Dr. Shortle’s principal research interest is protein folding and stability: how amino acid sequence information encodes three-dimensional structure. The Shortle Lab combines experimental and computational approaches to study this longstanding puzzle of fundamental biochemistry. Several small proteins are being used as simple systems for characterizing the structure that persists in the unfolded (denatured) state, the starting point for folding both in the cell and in the test tube. In addition, the laboratory is working to predict protein structure from sequence in ways that make the underlying physical chemistry transparent and the relative contributions of different interactions quantifiable.
On the experimental side, the Shortle Lab uses staphylococcal nuclease and eglin C as simple systems for characterizing the residual structure that persists in the ensemble of conformations known as the denatured states. The lab uses several multi-dimensional NMR spectra collected on 15N and 13C labeled protein to assign all backbone resonances and identify protein segments that retain partial helix, strand, or turn structure. Through paramagnetic relaxation enhancement, the lab can define the three-dimensional topology of the denatured state and residual dipolar couplings are tracked as a function of solution conditions to monitor the change in this topology. The most important conclusion reached to date is that a native-like topology persists for both proteins, even at high concentrations of urea. This has led to a current working assumption that local side chain-backbone interactions, not long-range hydrophobic contacts, are responsible for this structure.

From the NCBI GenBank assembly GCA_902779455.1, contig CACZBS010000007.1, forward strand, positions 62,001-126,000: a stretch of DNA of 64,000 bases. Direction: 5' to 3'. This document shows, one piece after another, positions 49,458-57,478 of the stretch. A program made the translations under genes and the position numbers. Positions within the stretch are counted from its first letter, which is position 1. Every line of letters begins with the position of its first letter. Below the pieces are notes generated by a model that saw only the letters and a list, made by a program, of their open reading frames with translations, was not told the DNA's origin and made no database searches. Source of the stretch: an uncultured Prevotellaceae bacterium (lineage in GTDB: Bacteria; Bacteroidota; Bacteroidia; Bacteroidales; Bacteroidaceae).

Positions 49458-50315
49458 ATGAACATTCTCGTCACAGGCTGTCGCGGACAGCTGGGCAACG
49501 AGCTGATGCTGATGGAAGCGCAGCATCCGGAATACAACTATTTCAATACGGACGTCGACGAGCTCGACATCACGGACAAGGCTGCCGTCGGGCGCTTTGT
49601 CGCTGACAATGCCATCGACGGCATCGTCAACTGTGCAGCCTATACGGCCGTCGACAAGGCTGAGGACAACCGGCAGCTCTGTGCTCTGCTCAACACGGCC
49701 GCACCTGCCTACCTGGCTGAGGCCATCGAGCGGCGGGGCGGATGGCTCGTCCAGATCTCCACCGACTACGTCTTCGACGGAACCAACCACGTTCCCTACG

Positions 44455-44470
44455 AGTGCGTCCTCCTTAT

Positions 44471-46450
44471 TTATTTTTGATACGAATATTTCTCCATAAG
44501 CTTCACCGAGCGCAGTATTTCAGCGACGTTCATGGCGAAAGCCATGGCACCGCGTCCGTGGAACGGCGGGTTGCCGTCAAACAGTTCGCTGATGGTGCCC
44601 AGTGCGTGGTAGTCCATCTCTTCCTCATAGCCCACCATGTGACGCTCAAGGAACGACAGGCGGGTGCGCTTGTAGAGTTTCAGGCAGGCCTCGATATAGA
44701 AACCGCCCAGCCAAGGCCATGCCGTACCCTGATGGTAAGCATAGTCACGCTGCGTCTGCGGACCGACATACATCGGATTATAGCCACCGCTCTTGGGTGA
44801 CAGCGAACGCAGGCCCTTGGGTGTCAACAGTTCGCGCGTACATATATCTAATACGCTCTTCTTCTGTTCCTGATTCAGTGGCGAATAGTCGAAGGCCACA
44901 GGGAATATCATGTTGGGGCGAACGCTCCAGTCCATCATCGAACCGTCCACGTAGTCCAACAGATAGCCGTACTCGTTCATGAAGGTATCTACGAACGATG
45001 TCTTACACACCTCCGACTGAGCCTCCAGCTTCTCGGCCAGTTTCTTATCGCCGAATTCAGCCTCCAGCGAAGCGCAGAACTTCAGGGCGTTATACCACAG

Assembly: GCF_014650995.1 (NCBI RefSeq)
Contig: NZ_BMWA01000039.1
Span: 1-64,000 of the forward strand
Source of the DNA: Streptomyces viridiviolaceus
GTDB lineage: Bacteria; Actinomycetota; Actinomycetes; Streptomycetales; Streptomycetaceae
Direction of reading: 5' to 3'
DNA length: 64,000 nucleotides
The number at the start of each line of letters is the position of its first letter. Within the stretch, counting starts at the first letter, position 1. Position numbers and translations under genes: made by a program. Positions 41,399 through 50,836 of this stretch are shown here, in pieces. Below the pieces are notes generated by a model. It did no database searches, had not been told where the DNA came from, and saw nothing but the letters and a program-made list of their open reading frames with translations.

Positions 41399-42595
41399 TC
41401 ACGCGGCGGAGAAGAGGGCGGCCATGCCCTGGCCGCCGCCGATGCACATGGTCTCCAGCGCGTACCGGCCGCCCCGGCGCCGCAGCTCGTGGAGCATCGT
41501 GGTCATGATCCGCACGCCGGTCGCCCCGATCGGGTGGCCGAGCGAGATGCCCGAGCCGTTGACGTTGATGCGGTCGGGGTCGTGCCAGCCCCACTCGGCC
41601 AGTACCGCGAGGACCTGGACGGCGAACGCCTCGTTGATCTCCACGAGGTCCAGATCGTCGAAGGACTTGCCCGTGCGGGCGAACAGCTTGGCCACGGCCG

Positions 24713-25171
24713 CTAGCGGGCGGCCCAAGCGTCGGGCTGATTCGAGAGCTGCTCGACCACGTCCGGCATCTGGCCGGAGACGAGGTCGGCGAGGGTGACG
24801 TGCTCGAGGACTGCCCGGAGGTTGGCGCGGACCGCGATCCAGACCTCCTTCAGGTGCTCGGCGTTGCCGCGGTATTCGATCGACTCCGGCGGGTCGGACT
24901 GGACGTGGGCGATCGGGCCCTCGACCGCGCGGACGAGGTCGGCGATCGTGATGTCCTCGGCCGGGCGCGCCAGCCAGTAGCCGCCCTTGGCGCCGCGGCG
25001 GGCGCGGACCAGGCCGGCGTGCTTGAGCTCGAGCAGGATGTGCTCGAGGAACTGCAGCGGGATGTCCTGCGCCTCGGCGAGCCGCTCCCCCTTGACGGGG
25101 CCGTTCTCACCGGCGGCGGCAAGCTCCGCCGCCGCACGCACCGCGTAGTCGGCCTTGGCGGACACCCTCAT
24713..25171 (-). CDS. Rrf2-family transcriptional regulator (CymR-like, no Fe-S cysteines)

Shortle D. “One sequence plus one mutation equals two folds.” Proc Natl Acad Sci USA. 2009. 106: 21011-21012.
Shortle D. “The Denatured States of Proteins: How Random Are They?” In Unfolded Proteins, Trevor Creamer, editor. Nova Science Publishers, Inc., New York. 2008.
Gebel, E. and Shortle, D. “Characterization of denatured proteins using residual dipolar couplings.” Methods in Molecular Biology. 2007. 350: 39-48.
Ohnishi S, Kamikubo H, Onitsuka M , Kataoka M, and Shortle D. “Conformational preference of polyglycine in solution for elongated structures.” Submitted to J Am Chem Soc. 2006. 128:16338-16344.
Gebel, E. Ruan, K.; Tolman, J.R and Shortle, D. “Multiple alignment tensors from a denatured protein.” J. Am. Chem. Soc. 2006. 128: 9310-9311.